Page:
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Reply with quote  #7 


Very true. Unless it's an alaap or something, there's always seems to be something missing.

I was told 'Dance is Music set to movement'.

Nick
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SurTaal

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Reply with quote  #8 
Taal,

Thanks for posting this wonderful link. The seated Abhinaya was incredible!

No doubt that tabla and kathak became interdependent. Aspiring tabla players would often go to kathak dancers for instruction. In the Birju Maharaj clip you will see him play tabla with clarity and power.

SurTaal
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shen

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Reply with quote  #9 
Is that last dancer Durga Lal?

I've seen Durga Lal on video once before and was totally stunned - the only time until now, which makes me think it must also be Durga Lal...

Does anybody know a way of downloading and storing this video?

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nautchwali

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Reply with quote  #10 
I think (think) it is Gopi Krishna. Judging from the age of the other participants (Shambhu Maharaj, Damayanti Joshi and so on), Durga Lal would have been too young. I agree he was a fantastic dancer, though. If you get a change to see him, the current Rajasthani virtuoso is Rajendra Gangani. I just saw him dance in San Francisco and I was almost on the floor.
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kalpitpandya

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Reply with quote  #11 
The Doordarshan archive has released couple of VCDs, one of which has Gopi kishan with Durga prasad and Birju Maharaj of pakhawaj and tabla respectively. this is a short piece but worth having. THis VCD includes several Kathat artists including Durga lal, Birju Maharaj...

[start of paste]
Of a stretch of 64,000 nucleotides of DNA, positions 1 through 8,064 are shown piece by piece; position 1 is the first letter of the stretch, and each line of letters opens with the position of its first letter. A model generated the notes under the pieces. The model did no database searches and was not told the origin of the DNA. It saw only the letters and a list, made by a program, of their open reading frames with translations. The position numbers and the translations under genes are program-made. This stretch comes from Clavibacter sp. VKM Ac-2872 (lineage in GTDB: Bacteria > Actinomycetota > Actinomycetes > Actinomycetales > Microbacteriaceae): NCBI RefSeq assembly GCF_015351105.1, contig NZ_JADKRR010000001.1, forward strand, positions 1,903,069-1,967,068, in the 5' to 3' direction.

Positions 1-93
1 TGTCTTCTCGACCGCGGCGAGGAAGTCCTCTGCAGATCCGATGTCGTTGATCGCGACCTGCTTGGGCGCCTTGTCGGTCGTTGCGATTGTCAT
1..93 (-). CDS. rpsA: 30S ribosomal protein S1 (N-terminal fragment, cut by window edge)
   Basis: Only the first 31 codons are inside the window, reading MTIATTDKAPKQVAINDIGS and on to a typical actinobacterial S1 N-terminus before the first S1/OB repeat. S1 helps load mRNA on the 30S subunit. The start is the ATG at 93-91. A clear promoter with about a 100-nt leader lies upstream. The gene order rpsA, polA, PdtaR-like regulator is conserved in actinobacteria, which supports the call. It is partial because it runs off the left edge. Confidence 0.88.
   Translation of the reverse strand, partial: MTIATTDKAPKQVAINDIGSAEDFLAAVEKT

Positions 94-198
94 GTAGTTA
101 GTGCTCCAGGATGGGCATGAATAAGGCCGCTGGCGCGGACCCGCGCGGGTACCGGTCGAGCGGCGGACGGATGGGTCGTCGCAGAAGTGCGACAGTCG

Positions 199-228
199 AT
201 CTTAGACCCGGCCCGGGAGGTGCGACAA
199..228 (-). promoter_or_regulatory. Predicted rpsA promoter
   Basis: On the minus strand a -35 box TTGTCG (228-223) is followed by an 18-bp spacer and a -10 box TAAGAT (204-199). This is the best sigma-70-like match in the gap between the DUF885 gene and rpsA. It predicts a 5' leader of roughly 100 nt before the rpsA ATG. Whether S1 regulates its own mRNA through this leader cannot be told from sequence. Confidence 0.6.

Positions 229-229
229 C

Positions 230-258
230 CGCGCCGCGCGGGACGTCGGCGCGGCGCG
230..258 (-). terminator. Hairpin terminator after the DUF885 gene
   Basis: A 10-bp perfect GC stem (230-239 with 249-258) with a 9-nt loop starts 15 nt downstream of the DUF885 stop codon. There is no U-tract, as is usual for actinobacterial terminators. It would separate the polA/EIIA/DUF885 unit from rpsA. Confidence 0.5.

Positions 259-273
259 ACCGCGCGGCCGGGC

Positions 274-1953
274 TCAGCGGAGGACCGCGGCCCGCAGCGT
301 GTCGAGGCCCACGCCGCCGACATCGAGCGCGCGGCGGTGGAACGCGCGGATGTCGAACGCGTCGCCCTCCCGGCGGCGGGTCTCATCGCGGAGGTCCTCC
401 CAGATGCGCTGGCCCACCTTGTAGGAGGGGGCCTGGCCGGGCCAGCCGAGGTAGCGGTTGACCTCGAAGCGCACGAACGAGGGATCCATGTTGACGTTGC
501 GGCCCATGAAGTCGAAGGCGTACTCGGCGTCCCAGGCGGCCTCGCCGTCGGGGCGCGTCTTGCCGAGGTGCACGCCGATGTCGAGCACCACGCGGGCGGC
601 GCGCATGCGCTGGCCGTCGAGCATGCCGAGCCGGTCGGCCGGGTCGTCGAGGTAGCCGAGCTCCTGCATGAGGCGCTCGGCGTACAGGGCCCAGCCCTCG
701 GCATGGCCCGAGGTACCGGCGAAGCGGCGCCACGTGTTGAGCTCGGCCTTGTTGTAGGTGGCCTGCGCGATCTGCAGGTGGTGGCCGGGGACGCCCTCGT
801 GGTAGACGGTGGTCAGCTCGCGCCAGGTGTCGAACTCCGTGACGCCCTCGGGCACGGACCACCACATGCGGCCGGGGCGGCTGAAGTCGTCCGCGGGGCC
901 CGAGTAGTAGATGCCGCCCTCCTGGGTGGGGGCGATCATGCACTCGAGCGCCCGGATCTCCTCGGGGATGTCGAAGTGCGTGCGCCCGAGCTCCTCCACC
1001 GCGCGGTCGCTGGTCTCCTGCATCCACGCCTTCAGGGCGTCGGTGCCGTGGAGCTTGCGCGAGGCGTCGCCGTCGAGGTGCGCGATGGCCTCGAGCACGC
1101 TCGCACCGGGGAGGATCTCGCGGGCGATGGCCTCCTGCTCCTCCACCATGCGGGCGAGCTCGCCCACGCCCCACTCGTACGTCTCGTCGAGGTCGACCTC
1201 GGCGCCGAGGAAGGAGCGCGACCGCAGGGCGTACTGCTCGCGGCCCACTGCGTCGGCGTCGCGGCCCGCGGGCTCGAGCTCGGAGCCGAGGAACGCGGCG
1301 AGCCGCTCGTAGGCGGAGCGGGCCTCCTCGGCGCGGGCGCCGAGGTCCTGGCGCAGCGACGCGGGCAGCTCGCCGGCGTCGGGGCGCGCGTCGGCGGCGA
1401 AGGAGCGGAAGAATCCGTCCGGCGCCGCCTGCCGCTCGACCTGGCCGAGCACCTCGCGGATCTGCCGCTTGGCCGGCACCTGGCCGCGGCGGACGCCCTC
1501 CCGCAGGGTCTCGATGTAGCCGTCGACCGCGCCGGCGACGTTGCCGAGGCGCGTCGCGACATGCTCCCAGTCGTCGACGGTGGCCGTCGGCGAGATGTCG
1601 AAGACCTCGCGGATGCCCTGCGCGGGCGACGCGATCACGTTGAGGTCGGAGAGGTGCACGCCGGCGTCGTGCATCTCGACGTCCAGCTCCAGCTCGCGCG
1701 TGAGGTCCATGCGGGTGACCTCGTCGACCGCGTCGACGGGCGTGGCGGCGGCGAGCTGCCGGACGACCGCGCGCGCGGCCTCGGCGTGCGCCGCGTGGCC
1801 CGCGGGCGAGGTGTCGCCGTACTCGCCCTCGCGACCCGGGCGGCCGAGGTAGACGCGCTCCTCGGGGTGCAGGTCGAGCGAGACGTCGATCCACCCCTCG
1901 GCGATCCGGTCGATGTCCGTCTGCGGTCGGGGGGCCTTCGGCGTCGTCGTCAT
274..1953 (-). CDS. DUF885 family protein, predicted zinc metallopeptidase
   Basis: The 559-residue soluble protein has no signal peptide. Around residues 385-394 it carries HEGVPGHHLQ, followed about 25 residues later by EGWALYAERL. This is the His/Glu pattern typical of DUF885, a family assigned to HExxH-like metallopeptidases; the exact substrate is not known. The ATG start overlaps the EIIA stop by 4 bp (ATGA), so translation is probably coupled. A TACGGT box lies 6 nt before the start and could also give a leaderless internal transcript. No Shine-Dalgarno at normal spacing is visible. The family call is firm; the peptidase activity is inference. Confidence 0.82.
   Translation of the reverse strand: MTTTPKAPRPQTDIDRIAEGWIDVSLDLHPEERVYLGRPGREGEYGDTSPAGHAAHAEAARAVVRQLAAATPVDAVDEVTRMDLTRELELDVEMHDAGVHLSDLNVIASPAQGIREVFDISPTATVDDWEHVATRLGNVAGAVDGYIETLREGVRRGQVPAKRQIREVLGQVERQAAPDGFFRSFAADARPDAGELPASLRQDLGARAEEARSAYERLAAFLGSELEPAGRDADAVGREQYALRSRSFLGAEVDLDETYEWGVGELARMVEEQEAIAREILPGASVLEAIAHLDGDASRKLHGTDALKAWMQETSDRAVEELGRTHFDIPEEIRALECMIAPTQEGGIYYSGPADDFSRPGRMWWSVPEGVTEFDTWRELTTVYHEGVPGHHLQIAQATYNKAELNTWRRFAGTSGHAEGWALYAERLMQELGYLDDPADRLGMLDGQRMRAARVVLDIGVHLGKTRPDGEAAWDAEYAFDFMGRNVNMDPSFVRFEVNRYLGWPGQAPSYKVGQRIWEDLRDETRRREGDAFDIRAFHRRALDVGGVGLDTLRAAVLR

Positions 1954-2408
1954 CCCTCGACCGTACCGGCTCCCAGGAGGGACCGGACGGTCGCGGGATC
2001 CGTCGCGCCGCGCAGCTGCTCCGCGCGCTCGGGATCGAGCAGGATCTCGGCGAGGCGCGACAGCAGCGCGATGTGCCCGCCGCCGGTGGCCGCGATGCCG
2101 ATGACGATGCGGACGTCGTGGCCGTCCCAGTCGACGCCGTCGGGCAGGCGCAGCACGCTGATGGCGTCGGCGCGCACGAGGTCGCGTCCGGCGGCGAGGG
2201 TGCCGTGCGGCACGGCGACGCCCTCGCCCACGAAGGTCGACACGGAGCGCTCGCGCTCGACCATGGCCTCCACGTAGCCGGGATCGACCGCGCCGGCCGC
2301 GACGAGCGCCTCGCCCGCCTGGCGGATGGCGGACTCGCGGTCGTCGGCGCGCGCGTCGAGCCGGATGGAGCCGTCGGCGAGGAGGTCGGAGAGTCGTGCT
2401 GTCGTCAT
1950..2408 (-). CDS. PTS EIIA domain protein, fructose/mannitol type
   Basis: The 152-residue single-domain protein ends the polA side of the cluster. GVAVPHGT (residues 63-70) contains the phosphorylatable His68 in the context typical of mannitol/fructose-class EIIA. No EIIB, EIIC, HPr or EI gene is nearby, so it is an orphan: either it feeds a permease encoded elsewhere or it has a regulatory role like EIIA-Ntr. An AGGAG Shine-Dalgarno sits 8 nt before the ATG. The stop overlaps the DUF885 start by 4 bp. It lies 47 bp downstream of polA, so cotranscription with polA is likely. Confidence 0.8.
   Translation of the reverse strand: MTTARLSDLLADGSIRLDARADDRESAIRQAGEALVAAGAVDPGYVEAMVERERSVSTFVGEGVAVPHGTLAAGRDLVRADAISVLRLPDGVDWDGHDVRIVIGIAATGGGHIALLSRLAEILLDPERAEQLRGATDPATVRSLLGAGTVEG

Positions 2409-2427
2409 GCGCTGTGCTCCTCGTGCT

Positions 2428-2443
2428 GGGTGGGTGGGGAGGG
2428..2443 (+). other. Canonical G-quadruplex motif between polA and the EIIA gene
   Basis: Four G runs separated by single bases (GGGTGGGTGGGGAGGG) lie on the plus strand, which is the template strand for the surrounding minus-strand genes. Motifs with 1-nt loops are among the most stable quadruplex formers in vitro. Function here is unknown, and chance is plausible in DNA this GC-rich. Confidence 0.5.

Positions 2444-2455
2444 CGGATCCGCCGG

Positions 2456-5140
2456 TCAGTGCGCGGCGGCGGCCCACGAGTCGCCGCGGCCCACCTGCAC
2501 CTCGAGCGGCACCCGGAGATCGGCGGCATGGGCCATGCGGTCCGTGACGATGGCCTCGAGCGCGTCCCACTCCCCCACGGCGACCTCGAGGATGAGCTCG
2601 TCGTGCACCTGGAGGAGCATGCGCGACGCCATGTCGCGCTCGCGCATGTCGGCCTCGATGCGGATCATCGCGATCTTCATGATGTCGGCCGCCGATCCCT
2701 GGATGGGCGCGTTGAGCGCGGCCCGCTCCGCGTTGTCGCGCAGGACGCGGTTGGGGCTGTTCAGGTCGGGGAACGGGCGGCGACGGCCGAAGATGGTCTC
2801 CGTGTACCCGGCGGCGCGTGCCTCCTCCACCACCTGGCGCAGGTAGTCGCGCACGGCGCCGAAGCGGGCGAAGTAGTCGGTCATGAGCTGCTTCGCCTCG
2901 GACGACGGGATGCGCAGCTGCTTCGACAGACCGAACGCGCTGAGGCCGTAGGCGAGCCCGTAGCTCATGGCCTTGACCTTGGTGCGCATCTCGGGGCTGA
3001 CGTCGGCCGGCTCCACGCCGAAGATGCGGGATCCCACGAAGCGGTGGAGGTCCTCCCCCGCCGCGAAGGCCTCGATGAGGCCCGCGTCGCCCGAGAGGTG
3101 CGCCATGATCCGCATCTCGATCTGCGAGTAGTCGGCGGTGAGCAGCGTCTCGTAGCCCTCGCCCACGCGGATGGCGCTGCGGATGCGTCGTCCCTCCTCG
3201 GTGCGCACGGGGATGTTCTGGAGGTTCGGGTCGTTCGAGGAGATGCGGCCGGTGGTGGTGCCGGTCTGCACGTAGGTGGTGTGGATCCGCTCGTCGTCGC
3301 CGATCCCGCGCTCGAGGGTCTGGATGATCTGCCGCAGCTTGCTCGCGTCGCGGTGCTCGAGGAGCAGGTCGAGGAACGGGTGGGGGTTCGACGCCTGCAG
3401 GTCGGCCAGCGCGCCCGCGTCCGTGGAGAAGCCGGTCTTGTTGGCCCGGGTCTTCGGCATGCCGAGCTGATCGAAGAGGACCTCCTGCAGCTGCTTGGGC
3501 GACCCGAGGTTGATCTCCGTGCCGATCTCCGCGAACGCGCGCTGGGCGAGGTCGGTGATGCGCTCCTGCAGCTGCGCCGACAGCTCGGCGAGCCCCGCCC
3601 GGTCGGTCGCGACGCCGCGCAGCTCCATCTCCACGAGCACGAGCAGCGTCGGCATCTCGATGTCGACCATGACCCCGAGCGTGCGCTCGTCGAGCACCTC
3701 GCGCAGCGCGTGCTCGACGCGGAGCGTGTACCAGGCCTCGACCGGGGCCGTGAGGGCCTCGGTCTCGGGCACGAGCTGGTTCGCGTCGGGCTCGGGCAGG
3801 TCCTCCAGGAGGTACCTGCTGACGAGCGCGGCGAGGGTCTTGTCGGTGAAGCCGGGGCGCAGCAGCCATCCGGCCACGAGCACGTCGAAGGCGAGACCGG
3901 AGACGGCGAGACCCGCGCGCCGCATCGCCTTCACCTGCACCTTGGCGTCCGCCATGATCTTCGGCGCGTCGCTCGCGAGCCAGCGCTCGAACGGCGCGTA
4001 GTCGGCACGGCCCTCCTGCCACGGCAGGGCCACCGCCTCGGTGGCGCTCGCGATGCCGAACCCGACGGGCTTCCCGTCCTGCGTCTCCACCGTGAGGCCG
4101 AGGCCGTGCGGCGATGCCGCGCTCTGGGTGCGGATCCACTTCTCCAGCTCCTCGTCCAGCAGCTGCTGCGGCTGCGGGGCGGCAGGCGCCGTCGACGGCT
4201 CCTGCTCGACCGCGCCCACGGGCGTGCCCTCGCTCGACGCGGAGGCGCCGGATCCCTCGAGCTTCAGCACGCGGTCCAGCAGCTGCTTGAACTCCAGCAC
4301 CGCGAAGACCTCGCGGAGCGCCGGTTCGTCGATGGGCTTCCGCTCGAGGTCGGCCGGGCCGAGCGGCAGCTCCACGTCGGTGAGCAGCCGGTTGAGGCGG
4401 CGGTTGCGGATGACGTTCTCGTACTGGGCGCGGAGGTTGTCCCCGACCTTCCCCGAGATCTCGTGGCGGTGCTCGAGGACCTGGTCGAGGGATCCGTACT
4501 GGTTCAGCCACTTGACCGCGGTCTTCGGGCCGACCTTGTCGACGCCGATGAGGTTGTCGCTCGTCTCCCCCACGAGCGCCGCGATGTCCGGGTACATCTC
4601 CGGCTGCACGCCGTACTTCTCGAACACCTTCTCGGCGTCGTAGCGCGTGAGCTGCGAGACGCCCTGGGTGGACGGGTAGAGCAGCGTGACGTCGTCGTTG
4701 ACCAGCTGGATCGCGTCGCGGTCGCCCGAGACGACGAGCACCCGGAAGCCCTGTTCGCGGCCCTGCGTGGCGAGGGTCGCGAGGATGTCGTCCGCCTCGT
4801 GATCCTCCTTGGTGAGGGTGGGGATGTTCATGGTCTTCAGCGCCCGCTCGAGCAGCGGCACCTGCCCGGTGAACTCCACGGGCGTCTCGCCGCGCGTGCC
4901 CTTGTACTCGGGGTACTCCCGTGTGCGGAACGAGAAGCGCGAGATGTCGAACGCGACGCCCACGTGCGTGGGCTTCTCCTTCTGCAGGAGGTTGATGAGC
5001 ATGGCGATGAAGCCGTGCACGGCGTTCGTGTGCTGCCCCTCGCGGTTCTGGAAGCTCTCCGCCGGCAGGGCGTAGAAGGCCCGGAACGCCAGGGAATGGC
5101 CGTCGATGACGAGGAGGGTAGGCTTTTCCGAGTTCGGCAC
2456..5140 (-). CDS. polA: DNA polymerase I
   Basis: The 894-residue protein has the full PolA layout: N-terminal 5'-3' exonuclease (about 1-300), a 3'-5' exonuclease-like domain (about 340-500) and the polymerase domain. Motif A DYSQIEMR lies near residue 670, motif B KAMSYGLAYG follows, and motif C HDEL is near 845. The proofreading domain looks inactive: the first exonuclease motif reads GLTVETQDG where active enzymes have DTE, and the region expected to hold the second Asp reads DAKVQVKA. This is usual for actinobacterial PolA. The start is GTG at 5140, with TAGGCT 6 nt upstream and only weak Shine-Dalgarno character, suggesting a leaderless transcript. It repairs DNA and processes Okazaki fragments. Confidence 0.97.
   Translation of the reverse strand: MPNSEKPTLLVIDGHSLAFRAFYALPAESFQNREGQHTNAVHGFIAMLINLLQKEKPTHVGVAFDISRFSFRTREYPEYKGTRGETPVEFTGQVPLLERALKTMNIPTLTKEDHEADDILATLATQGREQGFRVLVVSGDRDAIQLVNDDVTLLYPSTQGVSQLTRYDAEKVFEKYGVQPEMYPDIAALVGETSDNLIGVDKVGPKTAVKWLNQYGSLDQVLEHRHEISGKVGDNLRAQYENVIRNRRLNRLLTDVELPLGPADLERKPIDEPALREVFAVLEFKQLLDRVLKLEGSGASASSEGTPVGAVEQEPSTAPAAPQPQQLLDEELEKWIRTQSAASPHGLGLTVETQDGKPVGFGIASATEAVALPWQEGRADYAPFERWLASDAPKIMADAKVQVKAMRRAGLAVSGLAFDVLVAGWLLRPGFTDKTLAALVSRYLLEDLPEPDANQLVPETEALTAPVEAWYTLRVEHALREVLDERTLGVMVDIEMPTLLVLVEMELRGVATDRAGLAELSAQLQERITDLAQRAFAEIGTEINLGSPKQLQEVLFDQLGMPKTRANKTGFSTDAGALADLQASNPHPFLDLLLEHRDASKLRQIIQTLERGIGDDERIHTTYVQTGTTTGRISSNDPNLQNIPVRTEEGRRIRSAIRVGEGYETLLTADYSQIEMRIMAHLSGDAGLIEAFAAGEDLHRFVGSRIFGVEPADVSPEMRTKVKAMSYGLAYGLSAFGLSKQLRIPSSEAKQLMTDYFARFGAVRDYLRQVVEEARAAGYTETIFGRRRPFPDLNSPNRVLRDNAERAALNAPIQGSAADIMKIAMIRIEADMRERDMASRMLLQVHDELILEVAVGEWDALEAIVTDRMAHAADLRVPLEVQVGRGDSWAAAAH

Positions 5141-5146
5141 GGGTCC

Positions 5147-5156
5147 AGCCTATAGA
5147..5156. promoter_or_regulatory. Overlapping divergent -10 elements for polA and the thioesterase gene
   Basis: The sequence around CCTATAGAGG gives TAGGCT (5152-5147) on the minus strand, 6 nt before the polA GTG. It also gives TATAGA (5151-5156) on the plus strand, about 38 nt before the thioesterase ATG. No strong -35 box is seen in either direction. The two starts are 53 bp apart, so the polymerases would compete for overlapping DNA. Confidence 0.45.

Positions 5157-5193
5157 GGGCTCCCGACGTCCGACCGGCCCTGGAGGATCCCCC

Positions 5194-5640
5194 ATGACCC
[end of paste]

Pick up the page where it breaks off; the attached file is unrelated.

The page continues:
kalpit
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eyeofnewt

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Reply with quote  #12 
Quote:
Is that last dancer Durga Lal?

I've seen Durga Lal on video once before and was totally stunned - the only time until now, which makes me think it must also be Durga Lal...
Nope, its not Pandit Durgalal, who happens to be one of my all time favorite male kathak exponents. The only male dancer featured in the documentary is Sudarshan Dheer. He's in both the gat bhav and Kaliya Mardan (finale) sequences. Actually, several of the tracks featured in this documentary including the opening number ("Pashupati Girijapati"), gat and Kaliya Mardan are all on a vinyl Dheer released in the 1970s called Fundamentals of Kathak Dance. My kathak guru happened to have a copy on tape.
Quote:
Does anybody know a way of downloading and storing this video?
If you're running a Mac, its very easy to download. Just go to Kathak documentary page and let the video load. (Anyone else notice the film is erroneously subtitled The Dance of the South? lol)

With Firefox if you have the Flip4Mac component installed, the video automatically downloads and opens in Quicktime (File > Save As). Alternatively, if you use Safari make sure you have Adobe flash installed and open the page. After the video begins loading click the little drop down arrow in the bottom right hand corner and save as a .mov file.
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eyeofnewt

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Reply with quote  #13 
Quote:
Originally Posted by "taal"
One can hear numerous compositions (paranas), bol parans, stuti parans (remember Ganesh Paran by Kishan Maharaj?) ...
These "stuti parans" are known as chhand in kathak and are very numerous. Most of the ones I know focus on Lord Krishna, Shiv or Ganesh. There is a track on Sitara Devi's Kathak Dance of India record called "Bhav Parangaha" which features three such parans. You can listen to it at http://gaana.com/song/sitara-devi-kathak-dance-of-india/bhav-parangaha-37346